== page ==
Written by Caballero Oscuro
This film’s daunting 9 ½ hour length may scare off many casual viewers, but those willing to make the significant time investment will be rewarded with an absolutely essential experience. The Human Condition was originally released as three separate films over a three-year time span, and each film is split into two parts, so in effect this is a six-film miniseries which closely parallels its original six-volume source novels by author Junpei Gomikawa. Its story is told in strictly linear fashion and traces the WWII wartime activities of a principled office worker named Kaji (Tatsuya Nakadai).
As the film opens, Kaji is an idealistic, fairly soft office drone content to escape military service by accepting a role as a POW work-camp supervisor in Manchuria . His everyman demeanor makes him an instantly identifiable and sympathetic character, fully pulling viewers into the harrowing future effects of the war on him. His work-camp experience opens his eyes to the mistreatment of the Chinese prisoners by his countrymen and forces him to try to improve conditions for the workers whenever possible. Unfortunately, this puts him in opposition with his compatriots and eventually leads to his transfer to active military service, the exact occupation he had hoped to escape through his work-camp appointment.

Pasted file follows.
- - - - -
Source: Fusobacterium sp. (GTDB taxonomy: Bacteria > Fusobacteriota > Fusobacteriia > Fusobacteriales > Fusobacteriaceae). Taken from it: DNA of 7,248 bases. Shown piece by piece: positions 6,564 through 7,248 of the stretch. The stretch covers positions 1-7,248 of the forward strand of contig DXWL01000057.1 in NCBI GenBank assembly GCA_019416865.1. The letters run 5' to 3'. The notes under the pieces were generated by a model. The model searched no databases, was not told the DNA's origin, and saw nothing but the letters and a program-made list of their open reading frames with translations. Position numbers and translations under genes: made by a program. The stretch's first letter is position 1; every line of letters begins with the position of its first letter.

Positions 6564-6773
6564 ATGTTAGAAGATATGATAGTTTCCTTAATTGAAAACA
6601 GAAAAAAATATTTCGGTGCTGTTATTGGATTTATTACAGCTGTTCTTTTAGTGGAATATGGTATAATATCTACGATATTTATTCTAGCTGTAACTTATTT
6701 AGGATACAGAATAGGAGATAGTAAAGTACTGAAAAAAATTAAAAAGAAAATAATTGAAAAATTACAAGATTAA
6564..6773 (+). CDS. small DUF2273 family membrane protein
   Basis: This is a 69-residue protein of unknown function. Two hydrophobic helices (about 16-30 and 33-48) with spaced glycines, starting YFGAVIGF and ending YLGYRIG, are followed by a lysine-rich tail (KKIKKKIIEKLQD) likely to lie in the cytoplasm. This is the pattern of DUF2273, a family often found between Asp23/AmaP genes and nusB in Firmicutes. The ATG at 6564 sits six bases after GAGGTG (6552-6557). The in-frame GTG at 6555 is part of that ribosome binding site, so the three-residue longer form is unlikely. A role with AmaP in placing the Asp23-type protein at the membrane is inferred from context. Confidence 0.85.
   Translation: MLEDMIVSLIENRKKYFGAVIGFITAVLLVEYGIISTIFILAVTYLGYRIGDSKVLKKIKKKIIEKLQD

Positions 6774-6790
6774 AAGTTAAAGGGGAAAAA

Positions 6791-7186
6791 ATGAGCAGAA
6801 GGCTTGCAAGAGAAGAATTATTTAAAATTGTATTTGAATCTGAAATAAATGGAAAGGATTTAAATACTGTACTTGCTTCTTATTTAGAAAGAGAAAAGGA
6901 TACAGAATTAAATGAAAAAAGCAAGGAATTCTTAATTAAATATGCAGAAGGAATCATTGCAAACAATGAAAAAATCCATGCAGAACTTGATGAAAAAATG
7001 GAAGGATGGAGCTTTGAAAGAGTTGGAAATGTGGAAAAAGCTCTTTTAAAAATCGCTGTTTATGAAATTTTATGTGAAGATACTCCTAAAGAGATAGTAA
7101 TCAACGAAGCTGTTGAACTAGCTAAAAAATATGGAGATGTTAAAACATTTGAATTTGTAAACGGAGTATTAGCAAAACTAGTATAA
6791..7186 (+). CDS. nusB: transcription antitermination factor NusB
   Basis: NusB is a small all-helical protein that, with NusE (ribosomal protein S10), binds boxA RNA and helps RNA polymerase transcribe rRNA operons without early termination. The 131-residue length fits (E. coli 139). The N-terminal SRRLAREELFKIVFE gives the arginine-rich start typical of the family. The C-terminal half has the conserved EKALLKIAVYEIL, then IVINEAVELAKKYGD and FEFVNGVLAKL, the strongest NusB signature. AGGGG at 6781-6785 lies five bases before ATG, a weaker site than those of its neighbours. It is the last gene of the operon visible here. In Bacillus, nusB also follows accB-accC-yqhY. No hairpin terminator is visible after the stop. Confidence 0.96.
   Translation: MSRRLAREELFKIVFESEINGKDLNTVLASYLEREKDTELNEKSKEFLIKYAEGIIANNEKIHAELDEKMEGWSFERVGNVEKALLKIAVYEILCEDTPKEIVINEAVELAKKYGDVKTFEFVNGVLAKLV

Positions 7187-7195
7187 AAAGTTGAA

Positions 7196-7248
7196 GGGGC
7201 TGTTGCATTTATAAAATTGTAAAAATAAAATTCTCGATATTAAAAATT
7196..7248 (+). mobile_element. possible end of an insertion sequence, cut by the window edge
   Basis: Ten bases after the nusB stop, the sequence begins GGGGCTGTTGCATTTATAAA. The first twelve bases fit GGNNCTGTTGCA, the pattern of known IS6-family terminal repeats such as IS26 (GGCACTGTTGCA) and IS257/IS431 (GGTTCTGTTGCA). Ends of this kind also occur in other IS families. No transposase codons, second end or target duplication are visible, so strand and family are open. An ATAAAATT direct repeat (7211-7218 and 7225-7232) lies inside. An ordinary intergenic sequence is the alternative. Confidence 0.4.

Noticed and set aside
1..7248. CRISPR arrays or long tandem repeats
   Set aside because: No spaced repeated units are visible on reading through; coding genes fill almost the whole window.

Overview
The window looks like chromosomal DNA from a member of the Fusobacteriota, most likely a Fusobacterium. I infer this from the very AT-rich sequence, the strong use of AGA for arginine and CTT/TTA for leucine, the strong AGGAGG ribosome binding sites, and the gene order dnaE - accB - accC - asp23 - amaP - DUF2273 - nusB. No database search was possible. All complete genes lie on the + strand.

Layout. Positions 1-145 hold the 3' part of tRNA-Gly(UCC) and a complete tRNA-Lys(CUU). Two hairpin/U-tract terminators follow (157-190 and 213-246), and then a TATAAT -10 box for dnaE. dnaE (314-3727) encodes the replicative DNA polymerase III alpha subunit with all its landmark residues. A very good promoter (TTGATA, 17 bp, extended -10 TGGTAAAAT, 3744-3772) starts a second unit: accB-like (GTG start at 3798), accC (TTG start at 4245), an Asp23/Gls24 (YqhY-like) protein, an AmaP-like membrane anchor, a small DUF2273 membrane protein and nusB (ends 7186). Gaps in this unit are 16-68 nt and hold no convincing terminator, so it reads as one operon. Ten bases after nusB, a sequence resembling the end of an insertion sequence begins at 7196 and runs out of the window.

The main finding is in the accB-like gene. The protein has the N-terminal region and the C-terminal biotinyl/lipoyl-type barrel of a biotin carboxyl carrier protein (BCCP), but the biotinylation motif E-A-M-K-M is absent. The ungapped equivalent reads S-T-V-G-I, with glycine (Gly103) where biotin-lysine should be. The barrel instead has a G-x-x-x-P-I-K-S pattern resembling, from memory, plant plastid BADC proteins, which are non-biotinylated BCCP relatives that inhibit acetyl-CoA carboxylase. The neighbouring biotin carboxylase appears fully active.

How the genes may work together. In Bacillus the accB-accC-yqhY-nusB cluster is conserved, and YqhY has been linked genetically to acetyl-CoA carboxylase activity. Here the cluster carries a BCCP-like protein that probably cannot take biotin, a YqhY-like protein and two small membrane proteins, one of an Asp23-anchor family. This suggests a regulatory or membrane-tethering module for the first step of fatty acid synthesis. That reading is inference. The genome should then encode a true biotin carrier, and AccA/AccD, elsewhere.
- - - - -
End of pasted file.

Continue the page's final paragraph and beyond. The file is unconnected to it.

In the second film (parts three-four), Kaji discovers injustices within the Japanese Imperial army, enduring abuse at the hands of his fellow soldiers and witnessing their improper treatment of POWs. The film is clearly an indictment of Japan ’s wartime mentality as it takes pains to emphasize the corruption and injustice at every level rather than just singling out a few bad apples. Kaji attempts to retain his principles, but his continued exposure to the harsh reality of his situation eventually causes him to come to terms with the violence needed to protect his interests.
Finally, in the third act (parts five-six), Kaji finds himself a prisoner in a Soviet POW camp, a complete reversal of roles from his initial indoctrination as supervisor of his Japanese POW camp. Here he learns that even his idealized concept of a fair Soviet army is false, as he finds himself subjected to treatment similar to the offenses committed by his countrymen in his old camp. Nakadai does an incredible job of conveying the full horror of the war as he nears the film’s end as a broken, haunted man bearing little resemblance to his previous life as a virtuous office worker. It’s stunning to watch Kaji’s transformation throughout the film and particularly intriguing to get the full flavor of the war’s impact from the Japanese perspective.
Criterion has produced another exceptional package here, just in time for the 50th anniversary of the film’s initial bow at the Japanese box office. They struck a new print of the film and took rigorous care to remove the noise (dirt, scratches, hiss) carried over from the original negative, making this quite possibly the definitive edition of the film. Additionally, they produced a new 2009 interview with the still-spry Tatsuya Nakadai, a fascinating reminiscence by the actor who carried this mammoth production entirely on his shoulders. There’s an older interview with deceased director Masaki Kobayashi, as well as another appreciation of the film by a Japanese film scholar. The film is spread across three discs, while a fourth disc contains the special features.